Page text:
The basic rule for ownership of a copyright work is that the author of the copyright work i.e. the person who actually creates the work, is the author. However, if the author of a work is an employee who makes the work as part of his or her employment, then the copyright normally would belong to the employer. Also, if the work was created as part of a commission by another person, then that other person may own the copyright. Note, however, that in New Zealand the commissioning rule only applies to certain types of works, including computer programmes, photographs, paintings, drawings (of any sort), sculptures, films or sound recordings.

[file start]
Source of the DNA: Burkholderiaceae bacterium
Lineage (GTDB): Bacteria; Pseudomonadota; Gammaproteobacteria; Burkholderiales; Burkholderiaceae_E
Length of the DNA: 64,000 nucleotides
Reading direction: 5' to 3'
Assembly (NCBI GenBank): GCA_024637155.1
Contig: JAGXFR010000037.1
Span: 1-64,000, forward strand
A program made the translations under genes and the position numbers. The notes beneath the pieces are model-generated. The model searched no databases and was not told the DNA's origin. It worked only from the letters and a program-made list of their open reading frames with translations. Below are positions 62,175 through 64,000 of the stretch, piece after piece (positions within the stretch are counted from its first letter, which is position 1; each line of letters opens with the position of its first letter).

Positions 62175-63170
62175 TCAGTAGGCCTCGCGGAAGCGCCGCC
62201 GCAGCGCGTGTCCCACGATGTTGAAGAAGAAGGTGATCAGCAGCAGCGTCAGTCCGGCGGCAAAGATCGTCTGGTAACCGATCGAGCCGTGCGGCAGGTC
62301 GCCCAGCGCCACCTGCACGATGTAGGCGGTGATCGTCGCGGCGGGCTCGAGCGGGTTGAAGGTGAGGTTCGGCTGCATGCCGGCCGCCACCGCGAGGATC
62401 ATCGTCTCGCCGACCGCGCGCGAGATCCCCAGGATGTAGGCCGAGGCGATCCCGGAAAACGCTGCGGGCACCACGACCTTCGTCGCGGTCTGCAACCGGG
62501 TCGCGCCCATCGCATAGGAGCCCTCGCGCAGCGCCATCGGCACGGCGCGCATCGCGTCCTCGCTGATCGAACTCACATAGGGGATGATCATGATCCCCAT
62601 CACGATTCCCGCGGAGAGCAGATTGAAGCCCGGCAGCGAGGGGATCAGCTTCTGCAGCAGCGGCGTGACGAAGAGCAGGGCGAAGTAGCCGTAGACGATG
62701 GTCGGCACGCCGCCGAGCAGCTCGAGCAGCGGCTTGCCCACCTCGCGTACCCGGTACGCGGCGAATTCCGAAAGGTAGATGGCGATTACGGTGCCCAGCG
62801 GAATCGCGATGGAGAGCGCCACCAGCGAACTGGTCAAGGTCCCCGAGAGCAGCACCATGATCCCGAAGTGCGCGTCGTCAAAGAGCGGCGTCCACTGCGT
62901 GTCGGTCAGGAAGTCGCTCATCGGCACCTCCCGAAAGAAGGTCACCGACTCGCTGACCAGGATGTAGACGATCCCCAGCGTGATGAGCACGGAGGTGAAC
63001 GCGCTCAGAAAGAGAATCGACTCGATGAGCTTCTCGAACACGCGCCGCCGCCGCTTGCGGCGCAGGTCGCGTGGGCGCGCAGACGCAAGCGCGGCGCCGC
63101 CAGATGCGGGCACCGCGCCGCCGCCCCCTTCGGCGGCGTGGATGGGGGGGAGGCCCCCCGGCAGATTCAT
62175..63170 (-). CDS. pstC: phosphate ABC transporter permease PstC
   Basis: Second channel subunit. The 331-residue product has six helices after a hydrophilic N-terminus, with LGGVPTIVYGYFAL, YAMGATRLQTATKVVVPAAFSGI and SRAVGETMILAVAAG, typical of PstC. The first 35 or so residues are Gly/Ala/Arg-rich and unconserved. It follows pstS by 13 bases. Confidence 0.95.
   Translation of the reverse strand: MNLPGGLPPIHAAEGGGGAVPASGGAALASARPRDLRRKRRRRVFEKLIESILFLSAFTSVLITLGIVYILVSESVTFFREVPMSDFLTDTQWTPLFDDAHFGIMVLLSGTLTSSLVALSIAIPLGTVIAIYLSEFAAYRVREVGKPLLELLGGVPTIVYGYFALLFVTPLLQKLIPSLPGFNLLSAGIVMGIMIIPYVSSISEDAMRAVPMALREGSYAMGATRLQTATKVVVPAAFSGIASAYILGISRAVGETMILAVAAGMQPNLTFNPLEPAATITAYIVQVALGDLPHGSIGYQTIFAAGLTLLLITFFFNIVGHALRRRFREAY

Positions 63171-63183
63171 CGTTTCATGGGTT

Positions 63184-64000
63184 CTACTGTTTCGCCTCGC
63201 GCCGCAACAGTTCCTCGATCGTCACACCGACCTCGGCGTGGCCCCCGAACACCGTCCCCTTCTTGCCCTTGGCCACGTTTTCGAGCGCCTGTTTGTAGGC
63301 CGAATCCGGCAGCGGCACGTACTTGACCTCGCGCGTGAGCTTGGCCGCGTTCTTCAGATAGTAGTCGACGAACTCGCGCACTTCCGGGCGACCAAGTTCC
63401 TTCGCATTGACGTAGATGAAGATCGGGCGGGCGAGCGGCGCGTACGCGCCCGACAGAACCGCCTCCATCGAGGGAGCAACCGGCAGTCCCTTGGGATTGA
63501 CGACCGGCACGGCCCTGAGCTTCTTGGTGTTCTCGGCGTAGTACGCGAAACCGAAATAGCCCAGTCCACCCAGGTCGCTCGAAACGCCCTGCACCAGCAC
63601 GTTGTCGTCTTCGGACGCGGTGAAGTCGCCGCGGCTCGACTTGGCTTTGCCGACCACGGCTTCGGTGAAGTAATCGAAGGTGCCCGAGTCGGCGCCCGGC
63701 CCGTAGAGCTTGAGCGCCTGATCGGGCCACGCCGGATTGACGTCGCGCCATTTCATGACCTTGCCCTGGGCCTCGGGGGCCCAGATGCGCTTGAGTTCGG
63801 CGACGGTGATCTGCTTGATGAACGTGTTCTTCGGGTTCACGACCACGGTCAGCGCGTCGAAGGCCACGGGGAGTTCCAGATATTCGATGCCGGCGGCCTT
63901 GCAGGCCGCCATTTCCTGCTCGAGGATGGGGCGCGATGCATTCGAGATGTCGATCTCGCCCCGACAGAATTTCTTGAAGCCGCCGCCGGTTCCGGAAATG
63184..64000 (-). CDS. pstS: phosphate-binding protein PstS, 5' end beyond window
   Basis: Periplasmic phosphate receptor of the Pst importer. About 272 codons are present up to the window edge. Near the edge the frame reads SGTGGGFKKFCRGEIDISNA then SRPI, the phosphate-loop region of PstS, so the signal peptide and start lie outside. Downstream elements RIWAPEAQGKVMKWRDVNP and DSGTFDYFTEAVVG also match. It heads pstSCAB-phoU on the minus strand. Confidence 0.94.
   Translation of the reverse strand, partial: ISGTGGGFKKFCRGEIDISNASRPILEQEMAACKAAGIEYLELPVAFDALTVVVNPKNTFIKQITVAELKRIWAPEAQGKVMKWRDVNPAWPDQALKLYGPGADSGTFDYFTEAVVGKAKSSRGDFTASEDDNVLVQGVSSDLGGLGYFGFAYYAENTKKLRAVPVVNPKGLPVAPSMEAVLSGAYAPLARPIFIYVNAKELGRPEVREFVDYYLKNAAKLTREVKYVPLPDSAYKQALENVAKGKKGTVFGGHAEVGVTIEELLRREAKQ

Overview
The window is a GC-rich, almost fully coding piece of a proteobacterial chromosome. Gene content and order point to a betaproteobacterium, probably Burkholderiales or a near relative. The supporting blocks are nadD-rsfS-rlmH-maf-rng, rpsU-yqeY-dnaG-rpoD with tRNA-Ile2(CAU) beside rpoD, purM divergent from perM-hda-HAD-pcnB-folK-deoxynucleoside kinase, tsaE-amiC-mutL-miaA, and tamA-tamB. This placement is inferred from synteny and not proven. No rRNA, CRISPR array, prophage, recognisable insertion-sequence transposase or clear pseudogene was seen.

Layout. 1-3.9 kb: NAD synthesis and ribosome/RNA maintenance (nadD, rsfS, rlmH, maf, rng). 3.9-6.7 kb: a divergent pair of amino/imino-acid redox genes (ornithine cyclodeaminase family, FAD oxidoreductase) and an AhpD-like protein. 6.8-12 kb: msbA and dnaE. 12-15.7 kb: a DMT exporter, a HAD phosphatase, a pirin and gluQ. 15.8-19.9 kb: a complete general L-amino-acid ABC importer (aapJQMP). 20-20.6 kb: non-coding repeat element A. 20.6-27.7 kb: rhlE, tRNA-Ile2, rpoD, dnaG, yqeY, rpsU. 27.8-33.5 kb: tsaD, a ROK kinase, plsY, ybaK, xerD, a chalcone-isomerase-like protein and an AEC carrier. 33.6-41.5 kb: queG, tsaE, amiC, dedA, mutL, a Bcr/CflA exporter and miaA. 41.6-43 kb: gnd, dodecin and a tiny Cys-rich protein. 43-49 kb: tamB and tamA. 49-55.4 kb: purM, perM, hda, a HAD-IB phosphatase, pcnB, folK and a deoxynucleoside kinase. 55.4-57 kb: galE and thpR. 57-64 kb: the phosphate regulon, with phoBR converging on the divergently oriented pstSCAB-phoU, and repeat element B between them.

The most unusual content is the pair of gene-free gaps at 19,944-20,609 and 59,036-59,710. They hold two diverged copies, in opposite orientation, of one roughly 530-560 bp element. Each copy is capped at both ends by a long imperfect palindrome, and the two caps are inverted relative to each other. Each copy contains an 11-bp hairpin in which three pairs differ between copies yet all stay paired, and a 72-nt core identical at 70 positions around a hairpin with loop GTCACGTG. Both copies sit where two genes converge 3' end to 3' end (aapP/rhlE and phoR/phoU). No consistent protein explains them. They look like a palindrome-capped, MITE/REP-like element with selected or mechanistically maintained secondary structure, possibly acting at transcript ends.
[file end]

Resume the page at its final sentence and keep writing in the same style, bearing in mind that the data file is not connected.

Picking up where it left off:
It is important to sort out ownership details of a copyright work, particularly when you are commissioning a work, considering taking infringement action, assigning, or licensing use of a work.

It is advisable to take advice from a Patent Attorney to clarify ownership of a copyright work if there is any possible room for doubt.

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